Airlines around the world mishandled about 1 percent of the 3 billion bags checked last year. That is 30 million bags missing. Many experts have called out for using Radio Frequency Identification tags to track all travel items. But who will pay for the tags?
It seems like ensuring you have enough extra time set aside when traveling from one airport to another is not only expected nowadays, but necessary every time you fly. Which is quite frustrating. Never mind actually changing a plane when connecting flights ( 61 percent of mistakes occur when bags change planes ). And if you're in a foreign location, then simple frustration becomes incredible inconvenience.
Airlines around the world mishandled about one percent of the three billion bags checked last year, according to a report released in late March by Swiss-based airline consulting firm SITA. That is 30 million bags missing, recently reported the Washington Post (Top news item).
An apology from airline representatives doesn't solve the problem. Would RFID tags?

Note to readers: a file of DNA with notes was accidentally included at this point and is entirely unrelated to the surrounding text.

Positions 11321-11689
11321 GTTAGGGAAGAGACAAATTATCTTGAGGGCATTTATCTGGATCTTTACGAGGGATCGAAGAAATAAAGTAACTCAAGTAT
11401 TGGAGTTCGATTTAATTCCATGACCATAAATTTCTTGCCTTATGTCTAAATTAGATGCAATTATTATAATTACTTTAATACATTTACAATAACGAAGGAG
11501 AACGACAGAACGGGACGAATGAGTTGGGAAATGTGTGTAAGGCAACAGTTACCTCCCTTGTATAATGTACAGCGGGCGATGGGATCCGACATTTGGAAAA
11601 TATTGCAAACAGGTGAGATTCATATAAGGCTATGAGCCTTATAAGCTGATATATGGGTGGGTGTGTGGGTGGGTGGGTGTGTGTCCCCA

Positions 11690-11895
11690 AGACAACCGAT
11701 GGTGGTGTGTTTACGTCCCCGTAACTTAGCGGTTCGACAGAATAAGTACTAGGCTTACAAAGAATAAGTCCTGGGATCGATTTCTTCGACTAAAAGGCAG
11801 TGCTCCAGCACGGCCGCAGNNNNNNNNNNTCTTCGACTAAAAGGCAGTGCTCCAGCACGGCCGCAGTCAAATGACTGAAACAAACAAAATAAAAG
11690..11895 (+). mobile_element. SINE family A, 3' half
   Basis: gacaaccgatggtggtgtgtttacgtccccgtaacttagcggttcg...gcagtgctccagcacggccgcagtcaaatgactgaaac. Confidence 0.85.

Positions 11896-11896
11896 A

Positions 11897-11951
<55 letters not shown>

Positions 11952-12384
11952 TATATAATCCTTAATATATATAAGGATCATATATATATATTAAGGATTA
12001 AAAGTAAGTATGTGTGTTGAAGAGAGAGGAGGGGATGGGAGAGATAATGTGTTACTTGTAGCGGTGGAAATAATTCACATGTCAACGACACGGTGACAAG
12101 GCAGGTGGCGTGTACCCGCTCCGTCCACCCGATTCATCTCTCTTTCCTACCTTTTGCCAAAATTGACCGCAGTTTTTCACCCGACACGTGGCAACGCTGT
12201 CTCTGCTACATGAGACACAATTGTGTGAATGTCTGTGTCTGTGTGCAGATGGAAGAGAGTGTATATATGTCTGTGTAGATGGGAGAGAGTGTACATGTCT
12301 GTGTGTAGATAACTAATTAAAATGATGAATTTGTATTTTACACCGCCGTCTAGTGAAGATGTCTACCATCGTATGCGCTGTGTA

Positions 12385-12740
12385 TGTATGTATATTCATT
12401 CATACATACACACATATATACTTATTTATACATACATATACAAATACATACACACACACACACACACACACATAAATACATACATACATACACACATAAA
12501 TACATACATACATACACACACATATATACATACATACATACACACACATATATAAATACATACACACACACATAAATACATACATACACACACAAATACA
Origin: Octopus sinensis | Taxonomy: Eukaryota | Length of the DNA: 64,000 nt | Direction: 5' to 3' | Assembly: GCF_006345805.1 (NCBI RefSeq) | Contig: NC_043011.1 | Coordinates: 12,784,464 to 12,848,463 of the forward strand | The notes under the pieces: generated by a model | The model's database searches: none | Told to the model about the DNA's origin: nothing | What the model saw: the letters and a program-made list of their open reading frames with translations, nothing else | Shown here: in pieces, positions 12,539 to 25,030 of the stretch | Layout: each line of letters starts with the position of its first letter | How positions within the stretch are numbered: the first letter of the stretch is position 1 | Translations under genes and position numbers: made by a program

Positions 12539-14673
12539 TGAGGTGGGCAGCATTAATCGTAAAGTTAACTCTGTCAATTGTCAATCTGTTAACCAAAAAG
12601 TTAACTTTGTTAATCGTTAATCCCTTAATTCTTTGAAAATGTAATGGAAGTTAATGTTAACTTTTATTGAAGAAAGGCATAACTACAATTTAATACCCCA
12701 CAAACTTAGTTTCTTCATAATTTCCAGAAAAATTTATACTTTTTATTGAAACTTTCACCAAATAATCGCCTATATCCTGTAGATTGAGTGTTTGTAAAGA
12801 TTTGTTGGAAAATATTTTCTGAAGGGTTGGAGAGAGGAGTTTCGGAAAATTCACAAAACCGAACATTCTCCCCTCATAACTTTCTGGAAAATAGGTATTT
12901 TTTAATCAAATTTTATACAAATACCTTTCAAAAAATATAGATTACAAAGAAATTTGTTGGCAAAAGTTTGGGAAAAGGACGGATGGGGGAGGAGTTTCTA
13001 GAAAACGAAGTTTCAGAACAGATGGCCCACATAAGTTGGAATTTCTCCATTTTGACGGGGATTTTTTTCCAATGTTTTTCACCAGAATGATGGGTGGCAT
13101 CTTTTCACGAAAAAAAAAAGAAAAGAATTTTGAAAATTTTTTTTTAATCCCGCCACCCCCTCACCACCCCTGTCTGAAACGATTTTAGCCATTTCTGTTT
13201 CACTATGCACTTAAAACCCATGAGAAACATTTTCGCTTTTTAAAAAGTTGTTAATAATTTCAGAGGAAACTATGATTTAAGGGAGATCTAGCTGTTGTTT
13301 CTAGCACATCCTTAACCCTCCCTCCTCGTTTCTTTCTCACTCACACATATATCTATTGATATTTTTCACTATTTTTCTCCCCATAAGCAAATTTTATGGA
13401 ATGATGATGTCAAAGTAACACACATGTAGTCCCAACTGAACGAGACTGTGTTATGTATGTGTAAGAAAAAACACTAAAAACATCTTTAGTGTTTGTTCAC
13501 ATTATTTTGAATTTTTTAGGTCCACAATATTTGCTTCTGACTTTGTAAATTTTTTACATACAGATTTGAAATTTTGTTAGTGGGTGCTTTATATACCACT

As we've noted quite a bit in the past, RFID tags show promise across a number of applications, despite the hurdles the technology has yet to overcome (e.g., security, etc.). Recently, many experts have called out for using Radio Frequency Identification tags to track all travel items. Such situations as those above may be avoided and the chance of your baggage being lost, negated.
(via RFID Journal: RFID tags integrated with standard baggage labels)
The exact movement of luggage can be tracked with an RFID tag on the bag, as the tag can be scanned automatically by numerous stationary "readers." Thus far, bar-coded tags have been used for tracking baggage. These bar codes stored information about where the bag was going. The quandary therein is that if you lose your bag, the bar code will have to be rescanned before it is located. This process is time consuming.
However, the issue with RFID tags is that they cost more than a bar scan tag. Unlike a bar-scan tag that costs just a couple of cents, an RFID tag costs about 19 cents. The question arises, then: Who will pay for the tags? (SITA is among those recommending that airlines or airports pay for RFID technology.)
In the long-run, airlines turning to RFID technology could ensure efficiency.
Who will pay for that, asks RFID Gazette? Will it be the airlines or the airports?